American OOB  


The unit that would bear the brunt of the upcoming battle was the 370th Regimental Combat Team (Col. Sherman) of the 92nd Buffalo Infantry Division:
370th Infantry Regiment (less 3rd Battalion); 2nd Battalion, 366th Infantry Regiment; 598th Field Artillery Battalion; 92nd Reconnaissance Troop; support guns company, 366th Regiment; B Company B, 760th Armored Battalion; A Company, 317th Engineer Battalion.

  It is difficult to assess Axis losses as the available sources do not provide any figures. The left and center columns casualties were most likely negligible; the heaviest losses were those suffered by the (Italian) right wing of the Axis array.
As for the 92nd Division, the relatively few prisoners taken by the Axis indicate a headlong retreat, although some small units held out to the last. On the other hand, routing an enemy division, surrounding the remnants and bagging thousands of prisoners was a task beyond the very limited capabilities of the Axis forces - few "leg" infantry battalions crossing rugged mountain terrain, under the threat of the deadly Allied air raids. During the American retreat instances of panic, feeble resistance and utter disorganization actually took place, as Gallicano civilians witnessed.
The responsibility for these episodes, as Gen. Mark Clark himself pointed out, rests almost entirely with the high level commanders, not with the 92nd Division's black troops nor with the majority of their platoon, company and battalion leaders. A night assault took them by surprise, they did what they could do, and not rarely they fought valiantly; a number of black soldiers were later awarded decorations. In the Italian and German officers' opinion, the American black soldiers were not much aggressive, but in defense they could be stubborn and tough. In several little local attacks October through November, the "Buffalo soldier" troops had fought fairly well. Gen. Almond and Col. Sherman deserve criticism. Although they later tried to blame it on the troops, the American setback was mainly caused by their muddled orders, their slow reaction and some misunderstandings, as well as the tactical surprise achieved by the Axis and the effectiveness of the German assault troops. The inadequate leadership of several American company and platoon commanders compounded 92nd Division's failure. The Allies also underrated Monterosa Gothic Line troops' morale. A mid-December US intelligence report stated that "the morale in the [Monterosa] Division is very low". While the Italian unit was not a topnotch outfit, and did have its morale troubles, it was far from being a total failure. It also seems the Americans were unlucky. The blasting charges placed on some important bridges in order to blow them up in case of a sudden Axis attack did not explode.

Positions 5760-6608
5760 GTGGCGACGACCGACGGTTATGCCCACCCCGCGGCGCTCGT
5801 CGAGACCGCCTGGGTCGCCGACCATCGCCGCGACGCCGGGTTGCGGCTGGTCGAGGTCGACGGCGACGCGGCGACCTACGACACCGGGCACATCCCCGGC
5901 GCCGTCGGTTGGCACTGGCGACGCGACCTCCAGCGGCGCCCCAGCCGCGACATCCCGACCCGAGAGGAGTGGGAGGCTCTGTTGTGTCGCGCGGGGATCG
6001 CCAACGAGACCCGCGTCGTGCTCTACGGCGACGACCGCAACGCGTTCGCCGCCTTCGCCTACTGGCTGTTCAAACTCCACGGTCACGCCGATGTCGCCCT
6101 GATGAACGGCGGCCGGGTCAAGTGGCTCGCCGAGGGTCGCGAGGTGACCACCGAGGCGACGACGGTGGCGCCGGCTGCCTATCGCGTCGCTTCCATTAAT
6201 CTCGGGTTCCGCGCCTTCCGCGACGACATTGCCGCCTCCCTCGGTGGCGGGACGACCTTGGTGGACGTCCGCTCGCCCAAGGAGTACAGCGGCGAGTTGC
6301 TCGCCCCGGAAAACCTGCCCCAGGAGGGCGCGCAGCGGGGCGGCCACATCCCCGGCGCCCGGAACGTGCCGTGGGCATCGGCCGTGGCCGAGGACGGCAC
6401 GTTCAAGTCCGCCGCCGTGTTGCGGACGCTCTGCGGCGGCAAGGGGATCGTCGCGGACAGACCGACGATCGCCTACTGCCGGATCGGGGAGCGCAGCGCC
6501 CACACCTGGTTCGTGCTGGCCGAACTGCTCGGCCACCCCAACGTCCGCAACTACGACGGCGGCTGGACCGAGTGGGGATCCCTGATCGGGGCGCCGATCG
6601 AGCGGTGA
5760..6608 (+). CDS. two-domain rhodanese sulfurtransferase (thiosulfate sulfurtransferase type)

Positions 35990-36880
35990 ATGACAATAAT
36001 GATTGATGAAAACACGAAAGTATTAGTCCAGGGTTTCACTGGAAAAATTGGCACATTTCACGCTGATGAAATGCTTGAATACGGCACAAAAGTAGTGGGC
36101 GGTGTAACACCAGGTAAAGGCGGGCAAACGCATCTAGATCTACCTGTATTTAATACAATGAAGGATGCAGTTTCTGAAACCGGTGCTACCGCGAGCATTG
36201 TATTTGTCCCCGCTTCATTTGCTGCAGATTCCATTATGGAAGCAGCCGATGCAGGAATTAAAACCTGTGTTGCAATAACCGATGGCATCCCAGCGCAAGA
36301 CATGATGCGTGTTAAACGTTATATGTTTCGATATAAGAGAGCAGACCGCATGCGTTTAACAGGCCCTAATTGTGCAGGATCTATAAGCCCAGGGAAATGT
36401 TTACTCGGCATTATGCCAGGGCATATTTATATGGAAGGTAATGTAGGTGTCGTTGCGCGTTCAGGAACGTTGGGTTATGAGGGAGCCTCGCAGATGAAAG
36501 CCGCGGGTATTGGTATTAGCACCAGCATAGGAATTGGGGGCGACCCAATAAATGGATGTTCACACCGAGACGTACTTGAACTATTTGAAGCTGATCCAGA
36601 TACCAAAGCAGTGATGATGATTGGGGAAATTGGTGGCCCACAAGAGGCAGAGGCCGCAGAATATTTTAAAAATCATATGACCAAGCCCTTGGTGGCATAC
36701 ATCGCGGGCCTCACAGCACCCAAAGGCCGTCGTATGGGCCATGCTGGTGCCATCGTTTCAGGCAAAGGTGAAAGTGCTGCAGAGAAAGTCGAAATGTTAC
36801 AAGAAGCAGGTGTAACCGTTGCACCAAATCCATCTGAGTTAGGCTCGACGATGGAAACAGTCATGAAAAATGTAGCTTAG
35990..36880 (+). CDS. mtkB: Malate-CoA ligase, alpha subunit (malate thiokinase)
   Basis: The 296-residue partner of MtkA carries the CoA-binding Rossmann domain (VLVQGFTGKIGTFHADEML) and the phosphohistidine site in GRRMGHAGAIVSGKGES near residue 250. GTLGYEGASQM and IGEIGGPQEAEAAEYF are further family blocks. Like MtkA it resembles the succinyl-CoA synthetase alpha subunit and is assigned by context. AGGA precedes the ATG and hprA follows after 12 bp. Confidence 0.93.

Maggiore CADELO Girolamo (1906-1944)


The Tide On The Ebb